If you sell a variety of insurances, such as health, life, commercial, or medicare – you must complete these objectives for each vertical. Long story short, you have your work cut out for you. But through implementing this model, your load will become significantly less daunting.

Are you busy or productive?

While you might think being busy must mean you are being productive, you would be wrong. There is difference between being busy and being productive.

The greatest difference between busy work and productive work, is passion. If you have passion and drive for your job then you will find that you are productive. On the other hand, busy work will often feel like tasks that you have to do, not want to do. Often busy work is what keeps you from being productive. We have all been there, checking emails every ten minutes, getting ready to start working, filing and editing. Such behaviors is also known as procrastinating.

To avoid procrastination it helpful to reevaluate your time spent at work. Identity the areas of your time that need improvement, and then take practical steps to shift from being a busy person to a productive one.

Time management is an important quality for productive people. Take the steps to identify what is distracting you. Focus on results and not multitasking. In the case of insurance sales, focus on the sales and conversion numbers. Focus on obtaining leads and schedule your goals. If your goal is to gain 10 new clients in a week, implement a plan.

If you love what you do and take pride in growing your agency, changing your work habits should come with ease.

Three habits for successful agents

Some of the best insurance agents will tell you that having habits or routines regarding your process of selling insurance enables your chances of success. Insurance agents all have days where they would rather have stayed at home than face the seemingly uphill battle of selling policies to reluctant people. Sure, it can be overwhelming, but it does not have to be. Here is a list of simple and effective habits for any agent to use.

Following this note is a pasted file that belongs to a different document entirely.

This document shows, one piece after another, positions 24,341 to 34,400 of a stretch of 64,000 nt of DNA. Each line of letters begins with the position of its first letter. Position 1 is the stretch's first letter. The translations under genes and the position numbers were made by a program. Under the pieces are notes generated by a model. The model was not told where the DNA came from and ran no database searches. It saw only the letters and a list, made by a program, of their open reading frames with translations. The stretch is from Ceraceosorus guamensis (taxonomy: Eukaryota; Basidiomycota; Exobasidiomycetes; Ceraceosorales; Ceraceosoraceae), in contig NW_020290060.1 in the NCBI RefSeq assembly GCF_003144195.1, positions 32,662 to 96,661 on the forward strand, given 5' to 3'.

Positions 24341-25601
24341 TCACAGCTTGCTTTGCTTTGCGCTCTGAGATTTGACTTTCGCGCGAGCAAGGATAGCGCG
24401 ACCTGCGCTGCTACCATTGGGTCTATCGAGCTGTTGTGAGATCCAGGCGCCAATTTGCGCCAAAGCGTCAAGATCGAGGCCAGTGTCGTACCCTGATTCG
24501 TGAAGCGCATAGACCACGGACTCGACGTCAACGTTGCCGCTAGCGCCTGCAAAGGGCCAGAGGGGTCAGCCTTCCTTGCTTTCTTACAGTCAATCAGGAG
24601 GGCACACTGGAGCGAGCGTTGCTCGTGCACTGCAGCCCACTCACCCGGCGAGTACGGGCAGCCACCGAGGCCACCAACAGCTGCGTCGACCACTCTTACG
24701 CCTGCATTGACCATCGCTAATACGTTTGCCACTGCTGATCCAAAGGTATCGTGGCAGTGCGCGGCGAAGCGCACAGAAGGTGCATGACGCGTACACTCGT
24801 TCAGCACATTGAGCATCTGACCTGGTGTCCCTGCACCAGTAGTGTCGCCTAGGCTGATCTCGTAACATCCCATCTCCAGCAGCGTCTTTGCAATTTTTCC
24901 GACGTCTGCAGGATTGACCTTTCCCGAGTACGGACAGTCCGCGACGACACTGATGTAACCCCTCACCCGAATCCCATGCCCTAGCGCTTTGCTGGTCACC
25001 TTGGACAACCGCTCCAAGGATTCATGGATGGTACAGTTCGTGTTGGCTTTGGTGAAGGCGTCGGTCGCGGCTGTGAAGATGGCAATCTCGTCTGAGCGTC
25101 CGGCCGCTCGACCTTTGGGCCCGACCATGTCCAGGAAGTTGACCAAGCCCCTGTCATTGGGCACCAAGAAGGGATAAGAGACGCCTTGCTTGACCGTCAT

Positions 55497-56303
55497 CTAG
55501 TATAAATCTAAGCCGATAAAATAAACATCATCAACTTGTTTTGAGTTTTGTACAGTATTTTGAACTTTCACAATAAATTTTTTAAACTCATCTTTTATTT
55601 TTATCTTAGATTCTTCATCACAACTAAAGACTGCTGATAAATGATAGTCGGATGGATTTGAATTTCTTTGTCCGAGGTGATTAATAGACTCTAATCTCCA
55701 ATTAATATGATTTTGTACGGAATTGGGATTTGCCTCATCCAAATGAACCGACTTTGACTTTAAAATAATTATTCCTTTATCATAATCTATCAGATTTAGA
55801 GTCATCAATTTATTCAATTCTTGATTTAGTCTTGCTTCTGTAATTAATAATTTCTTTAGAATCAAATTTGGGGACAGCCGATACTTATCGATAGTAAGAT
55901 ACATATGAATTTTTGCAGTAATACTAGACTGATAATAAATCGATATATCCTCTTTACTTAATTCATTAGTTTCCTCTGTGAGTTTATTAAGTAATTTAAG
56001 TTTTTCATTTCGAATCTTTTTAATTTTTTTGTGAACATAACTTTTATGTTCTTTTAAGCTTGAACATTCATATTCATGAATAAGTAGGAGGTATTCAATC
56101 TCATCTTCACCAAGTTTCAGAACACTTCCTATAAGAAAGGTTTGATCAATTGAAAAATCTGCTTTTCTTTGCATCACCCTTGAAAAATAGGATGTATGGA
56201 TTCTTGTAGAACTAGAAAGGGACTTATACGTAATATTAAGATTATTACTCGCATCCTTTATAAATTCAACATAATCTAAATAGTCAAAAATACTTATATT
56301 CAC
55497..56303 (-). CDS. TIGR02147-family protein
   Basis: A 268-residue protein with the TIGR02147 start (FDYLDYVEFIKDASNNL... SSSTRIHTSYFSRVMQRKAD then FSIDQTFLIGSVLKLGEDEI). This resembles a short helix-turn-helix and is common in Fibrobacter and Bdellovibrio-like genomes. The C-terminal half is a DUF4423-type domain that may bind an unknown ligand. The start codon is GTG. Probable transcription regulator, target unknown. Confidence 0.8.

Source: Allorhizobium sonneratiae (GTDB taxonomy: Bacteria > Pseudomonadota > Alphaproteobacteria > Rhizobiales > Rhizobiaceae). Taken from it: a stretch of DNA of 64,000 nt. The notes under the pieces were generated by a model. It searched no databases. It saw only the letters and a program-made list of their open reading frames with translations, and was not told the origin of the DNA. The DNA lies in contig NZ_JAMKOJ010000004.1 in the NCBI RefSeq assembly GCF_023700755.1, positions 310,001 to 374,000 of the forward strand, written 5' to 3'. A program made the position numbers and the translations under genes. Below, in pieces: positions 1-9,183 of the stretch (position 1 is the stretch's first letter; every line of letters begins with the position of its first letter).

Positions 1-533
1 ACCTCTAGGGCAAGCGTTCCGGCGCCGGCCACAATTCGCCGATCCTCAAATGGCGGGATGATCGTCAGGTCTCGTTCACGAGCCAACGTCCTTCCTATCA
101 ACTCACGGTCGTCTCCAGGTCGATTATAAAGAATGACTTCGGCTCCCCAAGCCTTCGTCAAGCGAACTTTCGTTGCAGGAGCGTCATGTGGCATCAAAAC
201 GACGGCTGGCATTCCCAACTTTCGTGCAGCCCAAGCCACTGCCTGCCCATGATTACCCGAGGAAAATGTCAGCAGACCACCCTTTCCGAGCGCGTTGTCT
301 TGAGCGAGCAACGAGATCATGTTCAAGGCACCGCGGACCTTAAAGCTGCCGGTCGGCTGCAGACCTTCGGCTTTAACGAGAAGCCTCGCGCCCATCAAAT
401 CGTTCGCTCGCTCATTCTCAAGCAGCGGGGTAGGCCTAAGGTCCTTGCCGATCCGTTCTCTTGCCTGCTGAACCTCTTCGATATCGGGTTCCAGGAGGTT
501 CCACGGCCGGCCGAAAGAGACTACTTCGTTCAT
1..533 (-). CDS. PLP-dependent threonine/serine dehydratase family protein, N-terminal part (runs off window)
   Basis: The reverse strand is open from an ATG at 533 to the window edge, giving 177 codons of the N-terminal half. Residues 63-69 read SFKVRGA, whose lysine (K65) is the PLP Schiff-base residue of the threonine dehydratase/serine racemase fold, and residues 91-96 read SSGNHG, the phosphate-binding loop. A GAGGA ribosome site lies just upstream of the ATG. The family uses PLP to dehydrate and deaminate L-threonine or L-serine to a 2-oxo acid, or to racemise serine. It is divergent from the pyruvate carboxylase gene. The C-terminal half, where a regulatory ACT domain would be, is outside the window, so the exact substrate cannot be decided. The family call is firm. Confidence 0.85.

1. Effective agents stay hungry

Having a sense of urgency around you can motivate you to never give up. Never look back at unachieved goals with regret. Rather take from them and learn from your mistakes.

2. Be available

Time management is key. Be available to your clients on their time not yours. Simply returning phone calls or emails will make you stand out. Embrace the digital age, and spend time each day in developing your online marketing presence.

3. Genuinely want to help your clients

Stay authentic when selling insurance. Your success depends on the quality and reputation of your brand. Build relationships with your clients and always do what is in the best interest for them.

These habits are just a few of many behaviors and practices of the most successful agents. Taking the time to implement these habits into your daily routine, should prove to be helpful in establishing yourself as an effective agent.